The remaining tables contain similar results; but these will be sufficient to shew the variations which are continually occurring in the proportions of the births and marriages, as well as of the deaths, to the whole population.
It will be observed that the least variable of the proportions is that which the births and marriages bear to each other; and the obvious reason is, that this proportion is principally influenced by the prolifickness of marriages, which will not of course be subject to great changes. We can hardly indeed suppose, that the prolifickness of marriages should vary so much as the different proportions of births to marriages in the tables. Nor is it necessary that it should, as another cause will contribute to produce the same effect. The births which are contemporary with the marriages of any particular year, belong principally to marriages which had taken place some years before; and therefore, if for four or five years a large proportion of marriages were to take place; and then accidentally for one or two years a small proportion, the effect would be a large proportion of births to marriages in the registers during these one or two years; and on the contrary, if for four or five years few marriages comparatively were to take place, and then for one or two years a great number, the effect would be a small proportion of births to marriages in the registers. This was strikingly illustrated in the table for Prussia and Lithuania, and would be confirmed by an inspection of all the other tables collected by Sussmilch; in which it appears that the extreme proportions of births to marriages are generally more affected by the number of marriages than the number of births, and consequently arise more from the variations in the disposition or encouragement to matrimony, than from the variations in the prolifickness of marriages.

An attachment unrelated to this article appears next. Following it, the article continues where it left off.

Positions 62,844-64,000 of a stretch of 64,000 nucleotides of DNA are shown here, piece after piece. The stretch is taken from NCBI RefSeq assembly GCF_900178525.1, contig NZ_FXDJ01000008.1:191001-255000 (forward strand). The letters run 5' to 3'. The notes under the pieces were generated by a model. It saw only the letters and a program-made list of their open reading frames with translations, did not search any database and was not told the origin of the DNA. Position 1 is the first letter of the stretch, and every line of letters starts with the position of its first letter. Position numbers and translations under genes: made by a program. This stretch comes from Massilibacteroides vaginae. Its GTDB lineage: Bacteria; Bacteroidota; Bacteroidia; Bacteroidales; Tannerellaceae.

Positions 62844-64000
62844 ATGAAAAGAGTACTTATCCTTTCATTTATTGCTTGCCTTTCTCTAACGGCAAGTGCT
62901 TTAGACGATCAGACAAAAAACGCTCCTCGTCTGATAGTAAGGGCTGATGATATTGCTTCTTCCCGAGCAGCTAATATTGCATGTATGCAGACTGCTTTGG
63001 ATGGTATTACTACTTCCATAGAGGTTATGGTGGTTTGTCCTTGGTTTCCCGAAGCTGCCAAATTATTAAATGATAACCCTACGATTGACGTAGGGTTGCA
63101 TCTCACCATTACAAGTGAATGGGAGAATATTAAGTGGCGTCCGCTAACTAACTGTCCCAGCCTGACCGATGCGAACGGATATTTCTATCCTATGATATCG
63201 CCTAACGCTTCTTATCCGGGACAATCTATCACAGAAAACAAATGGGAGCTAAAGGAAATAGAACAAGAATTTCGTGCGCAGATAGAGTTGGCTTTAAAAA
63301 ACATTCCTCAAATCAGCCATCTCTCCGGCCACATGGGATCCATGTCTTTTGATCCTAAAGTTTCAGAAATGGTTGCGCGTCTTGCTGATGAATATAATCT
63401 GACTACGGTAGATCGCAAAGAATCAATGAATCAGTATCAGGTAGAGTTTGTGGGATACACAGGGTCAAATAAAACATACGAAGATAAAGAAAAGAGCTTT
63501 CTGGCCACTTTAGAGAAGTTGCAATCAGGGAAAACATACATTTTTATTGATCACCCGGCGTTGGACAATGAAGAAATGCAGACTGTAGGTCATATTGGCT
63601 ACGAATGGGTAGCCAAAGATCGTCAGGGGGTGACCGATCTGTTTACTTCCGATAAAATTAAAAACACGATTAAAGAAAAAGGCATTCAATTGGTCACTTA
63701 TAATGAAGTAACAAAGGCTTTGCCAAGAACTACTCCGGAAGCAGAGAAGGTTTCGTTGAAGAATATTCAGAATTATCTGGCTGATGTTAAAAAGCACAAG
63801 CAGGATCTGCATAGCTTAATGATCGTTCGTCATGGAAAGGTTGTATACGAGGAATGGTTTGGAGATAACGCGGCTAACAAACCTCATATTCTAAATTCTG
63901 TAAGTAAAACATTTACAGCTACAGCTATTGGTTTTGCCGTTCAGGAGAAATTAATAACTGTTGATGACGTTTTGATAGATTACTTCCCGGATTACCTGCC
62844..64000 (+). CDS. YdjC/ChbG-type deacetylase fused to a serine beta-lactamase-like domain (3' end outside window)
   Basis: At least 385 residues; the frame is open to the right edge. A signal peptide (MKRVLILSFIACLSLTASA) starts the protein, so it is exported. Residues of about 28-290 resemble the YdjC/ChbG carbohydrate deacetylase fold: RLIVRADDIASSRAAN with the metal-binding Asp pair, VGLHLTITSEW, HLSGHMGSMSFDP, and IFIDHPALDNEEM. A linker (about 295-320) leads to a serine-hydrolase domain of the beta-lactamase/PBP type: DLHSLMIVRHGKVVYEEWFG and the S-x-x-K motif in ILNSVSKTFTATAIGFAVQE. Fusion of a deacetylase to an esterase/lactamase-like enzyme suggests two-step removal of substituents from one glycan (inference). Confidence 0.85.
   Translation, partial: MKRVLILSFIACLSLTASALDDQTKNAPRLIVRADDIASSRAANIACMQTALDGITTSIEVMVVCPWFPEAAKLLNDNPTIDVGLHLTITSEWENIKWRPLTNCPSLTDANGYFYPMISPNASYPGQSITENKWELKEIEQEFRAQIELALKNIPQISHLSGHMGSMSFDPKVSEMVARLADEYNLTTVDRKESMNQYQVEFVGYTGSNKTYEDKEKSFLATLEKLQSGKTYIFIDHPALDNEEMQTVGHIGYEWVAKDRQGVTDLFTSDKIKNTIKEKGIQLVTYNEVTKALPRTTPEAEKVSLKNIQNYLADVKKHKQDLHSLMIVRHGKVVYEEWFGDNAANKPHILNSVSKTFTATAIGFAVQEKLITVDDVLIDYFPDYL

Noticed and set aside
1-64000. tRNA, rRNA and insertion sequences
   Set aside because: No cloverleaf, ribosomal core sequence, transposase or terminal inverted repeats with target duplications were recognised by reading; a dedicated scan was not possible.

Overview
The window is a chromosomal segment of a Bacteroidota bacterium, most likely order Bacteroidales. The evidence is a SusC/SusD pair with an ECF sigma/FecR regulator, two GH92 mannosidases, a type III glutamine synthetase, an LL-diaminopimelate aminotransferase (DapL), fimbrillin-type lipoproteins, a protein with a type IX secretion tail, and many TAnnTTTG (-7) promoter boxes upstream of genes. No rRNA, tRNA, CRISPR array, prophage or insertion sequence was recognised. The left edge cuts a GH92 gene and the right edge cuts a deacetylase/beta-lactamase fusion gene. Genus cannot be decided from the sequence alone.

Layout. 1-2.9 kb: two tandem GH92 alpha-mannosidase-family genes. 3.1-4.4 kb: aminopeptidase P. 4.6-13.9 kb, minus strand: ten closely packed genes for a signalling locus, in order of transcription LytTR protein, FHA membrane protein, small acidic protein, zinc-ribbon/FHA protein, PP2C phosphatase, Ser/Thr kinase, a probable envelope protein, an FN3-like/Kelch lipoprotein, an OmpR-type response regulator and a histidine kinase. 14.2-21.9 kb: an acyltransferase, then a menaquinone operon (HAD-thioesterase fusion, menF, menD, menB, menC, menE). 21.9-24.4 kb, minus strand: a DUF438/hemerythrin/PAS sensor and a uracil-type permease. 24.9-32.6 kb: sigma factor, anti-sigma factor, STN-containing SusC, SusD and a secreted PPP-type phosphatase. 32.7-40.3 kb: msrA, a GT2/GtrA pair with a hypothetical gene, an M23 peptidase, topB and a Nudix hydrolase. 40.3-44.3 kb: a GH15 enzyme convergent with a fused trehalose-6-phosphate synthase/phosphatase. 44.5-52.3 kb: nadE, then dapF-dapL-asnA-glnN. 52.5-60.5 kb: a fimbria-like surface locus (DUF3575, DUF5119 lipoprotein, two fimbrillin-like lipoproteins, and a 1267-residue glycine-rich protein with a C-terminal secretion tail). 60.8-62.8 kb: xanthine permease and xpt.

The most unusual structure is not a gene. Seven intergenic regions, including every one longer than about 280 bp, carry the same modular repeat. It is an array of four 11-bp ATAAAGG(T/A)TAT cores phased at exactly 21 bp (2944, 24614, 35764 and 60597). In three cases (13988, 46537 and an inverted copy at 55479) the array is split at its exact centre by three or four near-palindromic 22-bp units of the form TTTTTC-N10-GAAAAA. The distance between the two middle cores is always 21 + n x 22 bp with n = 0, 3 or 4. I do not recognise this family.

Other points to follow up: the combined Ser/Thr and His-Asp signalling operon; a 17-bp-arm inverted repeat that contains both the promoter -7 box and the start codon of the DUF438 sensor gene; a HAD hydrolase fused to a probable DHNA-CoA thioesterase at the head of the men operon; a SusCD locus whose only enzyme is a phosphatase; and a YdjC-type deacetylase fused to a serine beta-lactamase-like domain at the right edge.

The common epidemical years which are interspersed throughout these tables, will not of course have the same effects on the marriages and births as the great plague in the table for Prussia; but in proportion to their magnitude, their operation will in general be found to be similar. From the registers of many other countries, and particularly of towns, it appears that the visitations of the plague were frequent at the latter end of the 17th, and the beginning of the 18th centuries.
In contemplating the plagues and sickly seasons which occur in these tables after a period of rapid increase, it is impossible not to be impressed with the idea, that the number of inhabitants had in these instances exceeded the food and the accommodations necessary to preserve them in health. The mass of the people would, upon this supposition, be obliged to live worse, and a greater number of them would be crowded together in one house; and these natural causes would evidently contribute to produce sickness, even though the country, absolutely considered, might not be crowded and populous. In a country even thinly inhabited, if an increase of population take place before more food is raised, and more houses are built, the inhabitants must be distressed for room and subsistence. If in the Highlands of Scotland, for the next ten or twelve years, the marriages were to be either more frequent or more prolific, and no emigration were to take place, instead of five to a cottage, there might be seven; and this, added to the necessity of worse living, would evidently have a most unfavourable effect on the health of the common people.
[59.]Sussmilch, Göttliche Ordnung, vol. i. table xxi. p. 83 of the tables.
[60.]The number of people before the plague, according to Sussmilch's calculations, (vol. i. ch. ix. sect. 173,) was 570,000, from which if we subtract 247,733, the number dying in the plague, the remainder, 322,267, will be the population after the plague; which, divided by the number of marriages and the number of births for the year 1711, makes the marriages about one twenty-sixth part of the population, and the births about one tenth part. Such extraordinary proportions could only occur in any country in an individual year. If they were to continue, they would double the population in less than ten years. It is possible that there may be a mistake in the table, and that the births and marriages of the plague years are included in the year 1711; though as the deaths are carefully separated, it seems very strange that it should be so. It is however a matter of no great importance. The other years are sufficient to illustrate the general principle.
[61.]Sussmilch, Göttliche Ordnung, vol. i. c. v. s. lxxxvi. p. 175.
[62.]History of Air, Seasons, 8c. vol. ii. p. 344.
[63.]Sussmilch's Göttliche Ordnung, vol. i. tables, p. 88.
[64.]Sussmilch, vol. i, tables, p. 91.
[65.]Id. p. 99.
[66.]Sussmilch, vol. i. tables, p. 103.
[67.]Sussmilch, vol. i. tables, p. 108.